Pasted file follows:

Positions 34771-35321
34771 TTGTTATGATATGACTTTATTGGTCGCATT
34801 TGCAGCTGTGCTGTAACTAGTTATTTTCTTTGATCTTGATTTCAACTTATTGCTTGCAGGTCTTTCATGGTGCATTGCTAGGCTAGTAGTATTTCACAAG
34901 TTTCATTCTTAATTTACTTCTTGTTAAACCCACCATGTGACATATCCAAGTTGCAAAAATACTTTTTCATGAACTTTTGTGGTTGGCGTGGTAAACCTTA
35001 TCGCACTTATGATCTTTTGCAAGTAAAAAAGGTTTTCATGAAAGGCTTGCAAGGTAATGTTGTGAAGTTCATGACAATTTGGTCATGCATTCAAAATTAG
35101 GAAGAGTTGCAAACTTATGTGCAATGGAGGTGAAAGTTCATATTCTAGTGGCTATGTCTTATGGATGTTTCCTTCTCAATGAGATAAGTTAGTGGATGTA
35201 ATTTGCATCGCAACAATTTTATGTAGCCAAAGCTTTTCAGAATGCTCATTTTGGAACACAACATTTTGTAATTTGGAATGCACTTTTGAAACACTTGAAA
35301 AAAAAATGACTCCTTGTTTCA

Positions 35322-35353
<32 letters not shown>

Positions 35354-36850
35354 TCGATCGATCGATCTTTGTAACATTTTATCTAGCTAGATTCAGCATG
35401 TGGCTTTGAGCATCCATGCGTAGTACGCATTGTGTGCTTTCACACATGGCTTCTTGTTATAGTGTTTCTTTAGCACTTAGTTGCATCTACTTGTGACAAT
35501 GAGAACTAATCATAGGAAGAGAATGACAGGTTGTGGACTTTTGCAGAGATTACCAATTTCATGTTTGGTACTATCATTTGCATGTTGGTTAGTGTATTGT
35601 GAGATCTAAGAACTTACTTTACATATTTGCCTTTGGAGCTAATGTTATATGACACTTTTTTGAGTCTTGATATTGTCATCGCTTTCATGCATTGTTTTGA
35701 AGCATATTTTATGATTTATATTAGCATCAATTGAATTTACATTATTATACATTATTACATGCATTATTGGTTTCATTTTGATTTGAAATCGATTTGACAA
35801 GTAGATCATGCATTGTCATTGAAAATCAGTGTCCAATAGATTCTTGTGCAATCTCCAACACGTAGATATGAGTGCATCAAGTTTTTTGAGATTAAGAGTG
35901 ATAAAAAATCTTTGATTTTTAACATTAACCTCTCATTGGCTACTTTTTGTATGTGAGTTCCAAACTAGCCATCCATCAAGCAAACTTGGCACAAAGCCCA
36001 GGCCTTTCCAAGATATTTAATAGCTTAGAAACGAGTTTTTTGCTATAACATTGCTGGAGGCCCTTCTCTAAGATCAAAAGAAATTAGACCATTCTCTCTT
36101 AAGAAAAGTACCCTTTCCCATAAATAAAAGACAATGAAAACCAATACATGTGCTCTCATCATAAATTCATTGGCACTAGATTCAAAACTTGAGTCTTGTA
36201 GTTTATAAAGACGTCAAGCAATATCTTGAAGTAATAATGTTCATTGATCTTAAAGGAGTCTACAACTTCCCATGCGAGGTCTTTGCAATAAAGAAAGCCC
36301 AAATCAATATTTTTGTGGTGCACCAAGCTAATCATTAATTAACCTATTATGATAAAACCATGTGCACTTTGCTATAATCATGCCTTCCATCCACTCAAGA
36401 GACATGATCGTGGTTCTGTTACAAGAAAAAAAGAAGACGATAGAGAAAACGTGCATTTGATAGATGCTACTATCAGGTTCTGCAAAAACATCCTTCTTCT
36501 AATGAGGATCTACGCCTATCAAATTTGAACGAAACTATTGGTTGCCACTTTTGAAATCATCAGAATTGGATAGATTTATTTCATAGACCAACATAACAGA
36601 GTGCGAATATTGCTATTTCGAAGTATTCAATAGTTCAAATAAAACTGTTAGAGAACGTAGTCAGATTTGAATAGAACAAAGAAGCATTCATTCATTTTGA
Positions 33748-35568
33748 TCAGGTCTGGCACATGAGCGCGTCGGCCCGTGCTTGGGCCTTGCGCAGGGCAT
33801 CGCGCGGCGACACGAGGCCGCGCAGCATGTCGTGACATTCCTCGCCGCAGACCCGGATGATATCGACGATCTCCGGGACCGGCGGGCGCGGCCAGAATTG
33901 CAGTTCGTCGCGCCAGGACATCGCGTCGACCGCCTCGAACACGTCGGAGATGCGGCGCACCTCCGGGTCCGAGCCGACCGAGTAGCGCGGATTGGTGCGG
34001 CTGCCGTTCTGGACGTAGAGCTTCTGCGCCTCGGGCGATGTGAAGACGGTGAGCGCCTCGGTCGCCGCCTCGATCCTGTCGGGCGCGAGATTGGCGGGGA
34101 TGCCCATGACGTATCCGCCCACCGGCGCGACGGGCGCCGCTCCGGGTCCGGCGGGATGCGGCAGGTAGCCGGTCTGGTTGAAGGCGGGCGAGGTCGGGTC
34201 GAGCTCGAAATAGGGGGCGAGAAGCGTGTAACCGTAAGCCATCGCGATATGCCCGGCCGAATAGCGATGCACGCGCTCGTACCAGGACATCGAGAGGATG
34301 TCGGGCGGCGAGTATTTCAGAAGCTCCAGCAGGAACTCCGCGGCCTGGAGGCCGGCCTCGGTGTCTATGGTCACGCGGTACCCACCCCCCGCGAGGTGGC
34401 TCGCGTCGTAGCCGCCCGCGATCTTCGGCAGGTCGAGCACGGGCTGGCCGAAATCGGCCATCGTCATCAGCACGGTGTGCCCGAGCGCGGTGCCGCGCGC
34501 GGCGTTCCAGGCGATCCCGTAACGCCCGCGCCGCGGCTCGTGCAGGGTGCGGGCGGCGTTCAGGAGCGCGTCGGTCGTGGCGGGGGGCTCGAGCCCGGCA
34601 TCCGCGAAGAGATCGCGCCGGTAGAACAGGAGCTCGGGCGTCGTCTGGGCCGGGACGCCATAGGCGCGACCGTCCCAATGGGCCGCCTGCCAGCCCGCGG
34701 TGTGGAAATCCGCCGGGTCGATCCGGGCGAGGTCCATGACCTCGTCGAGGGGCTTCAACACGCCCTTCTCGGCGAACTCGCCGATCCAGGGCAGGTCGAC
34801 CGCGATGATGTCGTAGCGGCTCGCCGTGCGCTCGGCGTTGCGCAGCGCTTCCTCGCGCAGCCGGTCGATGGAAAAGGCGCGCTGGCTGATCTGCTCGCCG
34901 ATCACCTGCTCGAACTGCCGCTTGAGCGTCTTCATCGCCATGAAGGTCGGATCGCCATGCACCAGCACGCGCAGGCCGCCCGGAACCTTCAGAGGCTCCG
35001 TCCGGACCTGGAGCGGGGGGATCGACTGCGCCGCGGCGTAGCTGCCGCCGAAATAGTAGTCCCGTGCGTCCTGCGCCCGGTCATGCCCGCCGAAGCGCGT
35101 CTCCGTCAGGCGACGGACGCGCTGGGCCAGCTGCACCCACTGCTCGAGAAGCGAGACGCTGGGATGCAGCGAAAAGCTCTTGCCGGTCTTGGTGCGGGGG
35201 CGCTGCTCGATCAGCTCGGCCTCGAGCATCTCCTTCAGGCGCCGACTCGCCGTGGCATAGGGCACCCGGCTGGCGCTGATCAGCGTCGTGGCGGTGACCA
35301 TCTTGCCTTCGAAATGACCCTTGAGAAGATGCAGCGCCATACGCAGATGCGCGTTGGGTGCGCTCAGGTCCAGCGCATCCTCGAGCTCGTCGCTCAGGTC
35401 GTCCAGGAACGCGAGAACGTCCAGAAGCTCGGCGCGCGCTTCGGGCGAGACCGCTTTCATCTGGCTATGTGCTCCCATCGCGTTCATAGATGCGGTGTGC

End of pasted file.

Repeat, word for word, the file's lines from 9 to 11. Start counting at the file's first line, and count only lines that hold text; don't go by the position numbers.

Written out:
Positions 35322-35353
<32 letters not shown>

Positions 35354-36850